Family fears for safety after brick hurled through window, narrowly missing baby
Sabrina Gandier says she's complained to her landlord about neighbour's threatening behaviour for weeks
A Winnipeg family is afraid to go back to their rented apartment after a brick was hurled through their window, striking a mother of three in the face and narrowly missing her infant daughter who was right next to her.
Sabrina Gandier and her husband awoke to loud noises around 1 a.m. CT Saturday. The noise was coming from the unit below her second level townhouse-style apartment in East Elmwood.
"Things were smashing, everybody was screaming. It woke up the baby so I brought her out [to the living room]," said Gandier.
"Next thing I know I hear loud footsteps of someone coming up the stairs and someone screaming 'no' and then a brick came flying [through the window] and hit me in the face," said Gandier.
Gandier has severe bruising to the right side of her face, as well as her right forearm. Her one-year-old daughter, who was laying right next to her at the time, was uninjured. Her husband was tending to another child.
Police were called but Gandier said she decided not to press charges because a family member witnessed the incident and assaulted the brick-thrower.
Gandier says the person who threw the brick lives below her and has had confrontations with the family before.
Both Gandier and the neighbour were taken away in ambulances that night she said. Police wouldn't comment on the incident because no charges were laid.
Gandier says she feels lucky the situation wasn't worse.
"Everyone, the paramedics, the police, the doctors, all said it was a good thing that I was the one who got hit because if my head wasn't there it would have hit the baby and she would be dead probably," she said.
Landlord did not intervene despite several threats, family says
Gandier said in the last month, her family's previously friendly relationship with the neighbour went sour. He became aggressive and made several threats toward her, she said.
The first incident began with a complaint about noise about Gandier vacuuming around 9 a.m. one morning she says, and eventually escalated to threats and racial slurs,and him showing up with a knife at her door, she alleges.
She says she complained to her landlord, Shelter Canadian Properties Limited, in a series of emails starting in mid-November and made two in-person visits to the on-site management office.
She informed the office of what was happening and asked if she could be transferred to another building managed by the same rental company.
Gandier said she received no response to any of her emails that detailed the threatening behaviour but does think the caretaker approached the neighbour about the complaint.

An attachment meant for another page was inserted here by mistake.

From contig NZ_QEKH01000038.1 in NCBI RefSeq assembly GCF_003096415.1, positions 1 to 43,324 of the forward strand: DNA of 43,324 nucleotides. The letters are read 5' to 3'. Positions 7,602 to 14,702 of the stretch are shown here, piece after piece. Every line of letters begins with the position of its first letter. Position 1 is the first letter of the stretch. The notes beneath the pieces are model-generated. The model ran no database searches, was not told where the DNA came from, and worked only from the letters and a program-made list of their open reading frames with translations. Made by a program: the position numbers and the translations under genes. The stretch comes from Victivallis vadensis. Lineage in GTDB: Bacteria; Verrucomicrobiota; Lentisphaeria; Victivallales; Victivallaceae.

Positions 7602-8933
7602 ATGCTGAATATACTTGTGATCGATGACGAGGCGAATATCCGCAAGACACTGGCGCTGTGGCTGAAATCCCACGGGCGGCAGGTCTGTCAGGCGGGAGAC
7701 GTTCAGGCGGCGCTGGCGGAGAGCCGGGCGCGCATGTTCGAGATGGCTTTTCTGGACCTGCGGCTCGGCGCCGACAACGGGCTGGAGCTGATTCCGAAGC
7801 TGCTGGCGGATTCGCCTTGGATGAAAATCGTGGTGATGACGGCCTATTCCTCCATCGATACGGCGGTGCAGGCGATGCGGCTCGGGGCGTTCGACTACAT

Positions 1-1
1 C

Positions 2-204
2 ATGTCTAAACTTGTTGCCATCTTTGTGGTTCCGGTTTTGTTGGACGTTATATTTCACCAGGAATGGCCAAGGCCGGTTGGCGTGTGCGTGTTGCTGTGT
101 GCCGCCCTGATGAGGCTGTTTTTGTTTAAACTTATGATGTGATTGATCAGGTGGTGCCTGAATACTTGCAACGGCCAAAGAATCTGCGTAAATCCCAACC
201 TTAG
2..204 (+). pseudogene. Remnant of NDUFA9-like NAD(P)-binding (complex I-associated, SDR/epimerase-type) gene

"After they found out they got a complaint against them, everything went crazy. Every time I left the house I noticed that somebody would be peeking through their blinds, staring at me," said Gandier.
Gandier said the behaviour escalated after that, including an incident where she says the neighbour followed her closely in a car in the parking lot while revving the engine.
"The following day we woke up to our tires slashed," she said, although Gandier admits she doesn't know who did it.
Gandier again emailed the rental company about what happened but received no response. When she went to the management office in person she was told they couldn't help her.
"The woman in the office just said, 'This is between you guys and the police. This has nothing to do with us. What do you want me to do? There's nothing I can do. This is not our problem,'" said Gandier of the exchange.
"That's when he started saying he was going to kick our teeth in because we were being too loud. I had to stop my husband from going down there because he was calling him a n----- and calling me a [racial slur]," she said.
Gandier said she believes he had a knife with him at the time.
Gandier went to the courts last week to file for a peace bond against her neighbour but doesn't have a court date to obtain the order until mid-December.
She says she's pleaded with the rental company several times to transfer her family to another apartment because she and her husband no longer feel safe living there with her three children.
It's such a bad situation all I wanted was to move, I just wanted them to help me get out of here, so this wouldn't happen.- Sabrina Gandier
"It's such a bad situation all I wanted was to move. I just wanted them to help me get out of here so this wouldn't happen," said Gandier.
In an emailed statement to CBC, Shelter Canadian Properties Limited said they are aware that "two neighbouring families, who previously seemed to enjoy a friendly relationship, became embroiled in a dispute over the last several weeks."
"This past weekend, the dispute escalated into violence, resulting in injuries to members of both families. We understand that the matter is under investigation by the police," they said.
"Early lease termination was offered to one of the residents in an effort to de-escalate the ongoing dispute. Shelter Canadian prioritizes the safety of its residents and extends its sympathies to the injured individuals," the company said.
Gandier said she received a call from the rental company about ending her lease after her interview with CBC.
Breaking lease not good enough, Gandier says
Gandier says being allowed out of the lease they entered this past June doesn't help her, because the family can't afford to move.
The mother of three said she was hoping the rental company would help the family change apartments within the company, and transfer their existing damage deposit.
"[I just want to] get away from here. I'd like to just get the transfer, I'd like the office to just listen to people's concerns," she said.
Gandier said the family has already started packing and have been staying with family because they don't feel safe.